It is a scholarly commonplace that the Balkans provide a great research environment for analyzing various set of mnemonic occurrences – considering not only the “double experience of having lived both under communism and National socialism” (Sindbæk & Törnquist-Plewa 2016, 1-2), but also having in mind the divergent set of national particularities, modules, developments and extensions. In brief, the present-day memory studies debate on the region can be divided across diachronic lines, as, for instance, the memory of the First World War (for an overview, see Luthar 2016), the Second World War (Petrović 2014), the communist period (Mark 2010; Brunnbauer 2012; Tileagă 2012; Todorova et al. 2014) and the post-communist transformations and democratic consolidations (Jović 2004; Troebst 2011). The Yugoslav wars of the 1990s are also a significant focal point in the recent debate. Several other topoi of the most recent memory studies debates in the region include the usages of political ideologies (for an overview, Bešlin and Atanacković 2012), political identities (Todorova 2004; Ramet 2013), historiography and history-production (Luthar 2017), transitional justice (Hačikjan et al. 2005), nostalgia (Todorova 2009; Todorova & Gille 2010) and transnationalism (Samardžić 2013; Kirn 2017; Ramet & Hassenstab 2017).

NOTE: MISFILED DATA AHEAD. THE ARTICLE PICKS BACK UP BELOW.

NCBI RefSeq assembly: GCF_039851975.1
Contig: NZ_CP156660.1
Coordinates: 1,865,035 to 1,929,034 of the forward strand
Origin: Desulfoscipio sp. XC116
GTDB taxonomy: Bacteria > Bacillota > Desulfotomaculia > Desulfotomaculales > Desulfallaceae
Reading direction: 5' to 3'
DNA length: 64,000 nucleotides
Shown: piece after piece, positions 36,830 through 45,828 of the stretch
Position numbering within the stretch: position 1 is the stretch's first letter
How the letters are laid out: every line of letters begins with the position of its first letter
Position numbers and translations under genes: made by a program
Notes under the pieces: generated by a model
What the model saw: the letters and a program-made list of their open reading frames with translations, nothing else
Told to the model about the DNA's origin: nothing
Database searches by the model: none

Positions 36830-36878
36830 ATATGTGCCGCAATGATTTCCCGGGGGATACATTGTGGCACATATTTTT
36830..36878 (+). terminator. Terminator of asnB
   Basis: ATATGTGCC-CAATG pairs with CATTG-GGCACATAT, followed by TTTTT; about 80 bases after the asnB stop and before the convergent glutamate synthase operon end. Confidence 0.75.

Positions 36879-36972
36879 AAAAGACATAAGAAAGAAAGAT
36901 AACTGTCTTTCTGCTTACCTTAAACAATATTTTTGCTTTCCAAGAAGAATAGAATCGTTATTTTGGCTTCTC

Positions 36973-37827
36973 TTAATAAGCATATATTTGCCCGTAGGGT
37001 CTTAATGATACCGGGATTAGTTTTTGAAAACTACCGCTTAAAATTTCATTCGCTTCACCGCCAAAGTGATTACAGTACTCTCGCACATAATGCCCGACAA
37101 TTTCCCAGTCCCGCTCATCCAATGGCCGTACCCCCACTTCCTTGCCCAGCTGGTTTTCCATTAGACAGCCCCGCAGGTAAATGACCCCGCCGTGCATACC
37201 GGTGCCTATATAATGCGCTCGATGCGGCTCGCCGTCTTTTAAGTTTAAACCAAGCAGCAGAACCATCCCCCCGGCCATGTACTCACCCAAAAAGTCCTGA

Most recently, one can map several initiatives to go beyond the “traditional” theoretical and methodological positions and widen the research scope of the memory studies in the Balkan region. The book-project “Europeanisation and memory politics in the former Yugoslavia” for instance, edited by Ana Milošević and Tamara Pavasović Trošt, explores the various manners in which the European integration process has influenced the collective memory in the former-Yugoslav countries. Several authors presented their chapters at the latest 2019 MSA conference in Madrid, while the publication is expected in 2020. On a different note, in November 2017, an international workshop took place in Zagreb, organized by the CEDIM research group at the Faculty of Political Science in Zagreb, which was focused on the various means of social reconstruction of memory-places or memoryscapes. Several papers presented at the workshop are to be published in the upcoming period. These are just illustrations of the broader and ongoing scholarly effort in the regional memory studies – which we believe can be further institutionalized, structured and systematized by the Regional group on SEE.
The RG SEE was formally initiated with a kick-off meeting on 4th of July 2020 in a virtual meeting that gathered around 20 researchers and practitioners from the region.
Bringing together scholars, experts, and memory activists whose work aims at exploring the various mnemonic occurrences in the region;
The organization of annual conferences on collective memories and identities of the SEE;
The organization of summer school and methodology seminars (tbd);
The organization of workshops, panels and sessions at the MSA Annual Conference, and other major conferences;
The maintenance of a mailing list, a news service and a website.